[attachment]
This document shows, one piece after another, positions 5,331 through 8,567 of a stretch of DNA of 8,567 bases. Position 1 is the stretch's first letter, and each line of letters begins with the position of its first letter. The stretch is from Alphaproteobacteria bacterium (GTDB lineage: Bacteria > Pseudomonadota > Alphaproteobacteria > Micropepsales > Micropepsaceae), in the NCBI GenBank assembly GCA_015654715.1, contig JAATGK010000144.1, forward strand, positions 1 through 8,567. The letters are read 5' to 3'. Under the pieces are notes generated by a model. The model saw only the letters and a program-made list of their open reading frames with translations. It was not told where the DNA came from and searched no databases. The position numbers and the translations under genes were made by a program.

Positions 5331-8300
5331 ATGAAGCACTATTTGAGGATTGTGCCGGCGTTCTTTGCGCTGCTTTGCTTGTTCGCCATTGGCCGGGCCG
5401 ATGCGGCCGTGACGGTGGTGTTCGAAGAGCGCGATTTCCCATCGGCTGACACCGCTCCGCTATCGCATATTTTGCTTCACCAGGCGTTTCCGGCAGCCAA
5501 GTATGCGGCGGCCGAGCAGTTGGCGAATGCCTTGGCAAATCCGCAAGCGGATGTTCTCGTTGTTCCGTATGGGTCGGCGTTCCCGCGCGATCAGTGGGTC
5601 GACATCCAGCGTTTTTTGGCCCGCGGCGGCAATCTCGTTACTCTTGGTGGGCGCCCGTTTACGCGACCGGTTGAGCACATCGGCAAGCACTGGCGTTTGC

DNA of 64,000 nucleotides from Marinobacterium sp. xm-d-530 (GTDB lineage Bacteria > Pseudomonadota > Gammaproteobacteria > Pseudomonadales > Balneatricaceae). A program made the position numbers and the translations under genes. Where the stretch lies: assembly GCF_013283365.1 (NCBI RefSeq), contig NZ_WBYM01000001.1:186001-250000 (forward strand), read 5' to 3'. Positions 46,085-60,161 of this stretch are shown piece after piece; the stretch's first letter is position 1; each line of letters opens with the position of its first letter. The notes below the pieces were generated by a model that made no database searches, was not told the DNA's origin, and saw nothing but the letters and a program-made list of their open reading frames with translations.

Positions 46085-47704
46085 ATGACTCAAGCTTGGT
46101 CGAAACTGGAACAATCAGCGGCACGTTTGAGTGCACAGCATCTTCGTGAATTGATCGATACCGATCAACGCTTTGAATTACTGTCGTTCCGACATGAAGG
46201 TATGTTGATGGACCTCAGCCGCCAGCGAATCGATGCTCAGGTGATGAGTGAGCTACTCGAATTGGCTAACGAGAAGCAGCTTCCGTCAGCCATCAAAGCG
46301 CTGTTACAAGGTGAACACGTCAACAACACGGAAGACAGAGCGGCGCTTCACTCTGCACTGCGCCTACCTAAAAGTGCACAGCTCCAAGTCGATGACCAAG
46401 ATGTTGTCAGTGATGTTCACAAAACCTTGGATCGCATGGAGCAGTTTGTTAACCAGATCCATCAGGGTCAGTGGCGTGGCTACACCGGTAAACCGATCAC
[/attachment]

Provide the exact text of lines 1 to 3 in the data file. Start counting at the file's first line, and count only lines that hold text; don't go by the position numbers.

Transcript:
This document shows, one piece after another, positions 5,331 through 8,567 of a stretch of DNA of 8,567 bases. Position 1 is the stretch's first letter, and each line of letters begins with the position of its first letter. The stretch is from Alphaproteobacteria bacterium (GTDB lineage: Bacteria > Pseudomonadota > Alphaproteobacteria > Micropepsales > Micropepsaceae), in the NCBI GenBank assembly GCA_015654715.1, contig JAATGK010000144.1, forward strand, positions 1 through 8,567. The letters are read 5' to 3'. Under the pieces are notes generated by a model. The model saw only the letters and a program-made list of their open reading frames with translations. It was not told where the DNA came from and searched no databases. The position numbers and the translations under genes were made by a program.

Positions 5331-8300
5331 ATGAAGCACTATTTGAGGATTGTGCCGGCGTTCTTTGCGCTGCTTTGCTTGTTCGCCATTGGCCGGGCCG